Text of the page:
Jabil Is Still in Transition

NEW YORK (TheStreet) -- The last time I talked about Jabil Circuit (JBL) I said the company was going to remain in a "holding pattern" for the foreseeable future. I didn't believe it was going to take this long.

The company is in the midst of a very important transition that has been going on for almost a year. Although Jabil is one of the best brands in the electronics manufacturing service (EMS) business, the company has bigger ambitions including building its capabilities in diversified manufacturing, an area where (among others) Apple ( AAPL) is a very important customer.

Unfortunately, entering the diversified manufacturing space has come at a pretty significant cost to shareholders. After trading as high as $27.40 a year ago, the stock has fallen to $16.39 two months ago -- losing as much as 40%. I don't believe this trading pattern will remain this way indefinitely. Investors, however, remain unsure.

I don't doubt Jabil is making the right transition and taking the necessary steps to ensure its long-term viability, but I do question the aggressiveness and the toll it has taken on Jabil's core business. With third-quarter earnings due out on Wednesday, management will have a chance to change the stock's near-term trajectory.

The Street will be looking for 54 cents in earnings per share on revenue of $4.40 billion, which would represent year-over-year revenue growth of 3.5%. I think that's a bit conservative and I expect Jabil to come on the high end of its revenue guidance -- closer to $4.5 billion.

Jabil is coming off a solid second quarter during which revenue advanced 4.2% year over year to $4.42 billion. Management said the better-than-expected results were principally due to strong performance from the Diversified Manufacturing and Enterprise & Infrastructure segments, which fully offset a weak performance from the High Velocity segment.

Given the criticism that Jabil has taken, this suggests strong execution by management. Just maybe, patient investors are about to be rewarded. Assuming this momentum continues, it wouldn't surprise me to see Jabil's revenue growth for this quarter arrive closer to 4.5% to 5%.

Profitability will also be key in explaining how well this transition is progressing. Operating income of $175 million and above will also be a welcome sign. Likewise, investors should look for operating margin to come in the range of 3.8% to 4%.

That said, I don't believe much of this changes the Jabil's story. That is to say, this should not be taken as a "make or break" quarter for Jabil.

Jabil is the world's third-largest producer of electronics components. With that in mind, it's enough -- at least for now -- that progress is being made regarding the company's transition to the Diversified Manufacturing Services. As such, I believe in these situations investors should continue to exercise some patience.

I'm not by any means downplaying the risks that still remain here. There are still obstacles to overcome. Plus it's also possible that Jabil can lose business to the likes of Flextronics ( FLEX) and Benchmark Electronics ( BHE), which are also waiting to see how things play out.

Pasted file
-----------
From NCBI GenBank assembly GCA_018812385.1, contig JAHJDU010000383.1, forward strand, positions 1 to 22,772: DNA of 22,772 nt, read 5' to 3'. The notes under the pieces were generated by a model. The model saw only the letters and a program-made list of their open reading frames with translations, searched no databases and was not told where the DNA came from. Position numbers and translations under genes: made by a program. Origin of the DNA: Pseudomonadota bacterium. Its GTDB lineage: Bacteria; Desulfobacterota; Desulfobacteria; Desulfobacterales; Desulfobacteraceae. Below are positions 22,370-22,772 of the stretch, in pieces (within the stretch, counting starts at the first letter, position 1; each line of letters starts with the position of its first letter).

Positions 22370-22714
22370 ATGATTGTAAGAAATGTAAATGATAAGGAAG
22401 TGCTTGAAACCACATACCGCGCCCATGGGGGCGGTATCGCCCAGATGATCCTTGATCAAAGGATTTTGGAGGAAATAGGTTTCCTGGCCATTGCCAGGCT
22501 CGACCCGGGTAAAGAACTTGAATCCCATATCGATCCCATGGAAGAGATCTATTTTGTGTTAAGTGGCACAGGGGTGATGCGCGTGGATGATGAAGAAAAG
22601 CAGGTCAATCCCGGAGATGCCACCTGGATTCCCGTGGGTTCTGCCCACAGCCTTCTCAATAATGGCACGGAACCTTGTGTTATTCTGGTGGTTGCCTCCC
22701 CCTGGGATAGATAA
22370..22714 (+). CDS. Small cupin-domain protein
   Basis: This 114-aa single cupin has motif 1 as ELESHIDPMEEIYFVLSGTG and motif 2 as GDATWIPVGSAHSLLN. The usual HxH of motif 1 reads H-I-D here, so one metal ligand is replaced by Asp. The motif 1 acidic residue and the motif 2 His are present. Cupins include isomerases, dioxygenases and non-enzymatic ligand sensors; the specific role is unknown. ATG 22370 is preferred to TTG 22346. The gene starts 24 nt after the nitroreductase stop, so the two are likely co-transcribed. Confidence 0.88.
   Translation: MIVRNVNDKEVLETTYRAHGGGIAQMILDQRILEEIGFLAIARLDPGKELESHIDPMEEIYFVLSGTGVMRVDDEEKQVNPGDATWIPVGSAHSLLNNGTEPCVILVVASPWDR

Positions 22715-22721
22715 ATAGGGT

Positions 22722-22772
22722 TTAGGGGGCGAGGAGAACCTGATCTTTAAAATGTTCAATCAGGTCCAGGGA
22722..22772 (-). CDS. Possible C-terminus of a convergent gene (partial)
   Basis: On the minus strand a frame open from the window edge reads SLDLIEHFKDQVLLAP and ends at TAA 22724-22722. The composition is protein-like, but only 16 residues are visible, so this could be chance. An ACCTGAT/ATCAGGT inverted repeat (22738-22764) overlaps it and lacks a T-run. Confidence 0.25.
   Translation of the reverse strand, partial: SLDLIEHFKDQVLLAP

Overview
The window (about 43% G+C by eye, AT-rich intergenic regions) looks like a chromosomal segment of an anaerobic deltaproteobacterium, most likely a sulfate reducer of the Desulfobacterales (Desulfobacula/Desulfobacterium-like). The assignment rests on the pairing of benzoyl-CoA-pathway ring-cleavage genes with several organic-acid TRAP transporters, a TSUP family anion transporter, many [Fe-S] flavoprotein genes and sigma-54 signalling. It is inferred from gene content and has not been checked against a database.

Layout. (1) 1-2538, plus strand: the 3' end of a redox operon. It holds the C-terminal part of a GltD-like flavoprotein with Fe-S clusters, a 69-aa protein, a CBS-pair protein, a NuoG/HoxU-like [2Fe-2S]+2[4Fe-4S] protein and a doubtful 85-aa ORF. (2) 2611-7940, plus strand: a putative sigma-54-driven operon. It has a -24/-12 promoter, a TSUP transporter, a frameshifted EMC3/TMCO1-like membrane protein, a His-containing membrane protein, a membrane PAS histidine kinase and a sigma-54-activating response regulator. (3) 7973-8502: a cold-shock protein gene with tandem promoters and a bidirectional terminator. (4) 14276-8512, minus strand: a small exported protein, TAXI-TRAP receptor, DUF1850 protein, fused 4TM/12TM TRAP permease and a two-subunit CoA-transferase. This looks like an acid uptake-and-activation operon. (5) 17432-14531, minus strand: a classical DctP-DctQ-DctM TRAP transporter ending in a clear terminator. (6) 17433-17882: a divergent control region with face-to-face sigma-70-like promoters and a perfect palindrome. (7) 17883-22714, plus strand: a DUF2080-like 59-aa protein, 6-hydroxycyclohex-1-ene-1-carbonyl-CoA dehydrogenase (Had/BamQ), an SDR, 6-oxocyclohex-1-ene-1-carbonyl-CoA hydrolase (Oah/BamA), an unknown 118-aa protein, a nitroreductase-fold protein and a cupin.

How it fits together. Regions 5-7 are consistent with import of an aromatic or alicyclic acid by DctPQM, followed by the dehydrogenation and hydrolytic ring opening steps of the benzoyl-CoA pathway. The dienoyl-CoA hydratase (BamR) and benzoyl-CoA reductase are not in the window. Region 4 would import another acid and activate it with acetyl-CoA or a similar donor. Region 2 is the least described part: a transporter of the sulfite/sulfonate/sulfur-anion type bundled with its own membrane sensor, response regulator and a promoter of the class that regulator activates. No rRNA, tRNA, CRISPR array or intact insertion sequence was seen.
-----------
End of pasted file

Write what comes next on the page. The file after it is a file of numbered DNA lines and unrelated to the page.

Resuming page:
As with Jabil, both Flextronics and Benchmark also have interests in diversifying their businesses. I believe they are now buying time to see what mistakes they can possibly learn from Jabil. Truth be told, I don't believe that they -- or for that matter -- Jabil had a choice here, especially given the declining PC market.

In fact, Jabil, its stock volatility notwithstanding, deserves credit for recognizing an evolution that was unavoidable. Now the company only needs to execute.

The good news is Cisco ( CSCO), one of Jabil's customers, had a solid third quarter and offered favorable guidance. I believe Cisco's strength and a resurgent BlackBerry ( BBRY) (another Jabil customer) helps Jabil's near-term outlook.

In the meantime, for investors this is a story about patience and how much confidence is there in Jabil's management to navigate the company to where it needs to go. Granted, the company lacks sex appeal. But at $19.70 per share with a price-to-earnings ratio of 10, I believe at this level there is plenty of value here.

With modest cash-flow growth and 4% to 6% revenue growth, this stock can reach a long-term fair market value of $25 to $27 per share. That's plenty of premium for minimal risk.

At the time of publication, the author held no position in any of the stocks mentioned.

This article was written by an independent contributor, separate from TheStreet's regular news coverage.

Richard Saintvilus is a private investor with an information technology and engineering background and the founder and producer of the investor Web site Saint's Sense. He has been investing and trading for over 15 years. He employs conservative strategies in assessing equities and appraising value while minimizing downside risk. His decisions are based in part on management, growth prospects, return on equity and price-to-earnings as well as macroeconomic factors. He is an investor who seeks opportunities whether on the long or short side and believes in changing positions as information changes.

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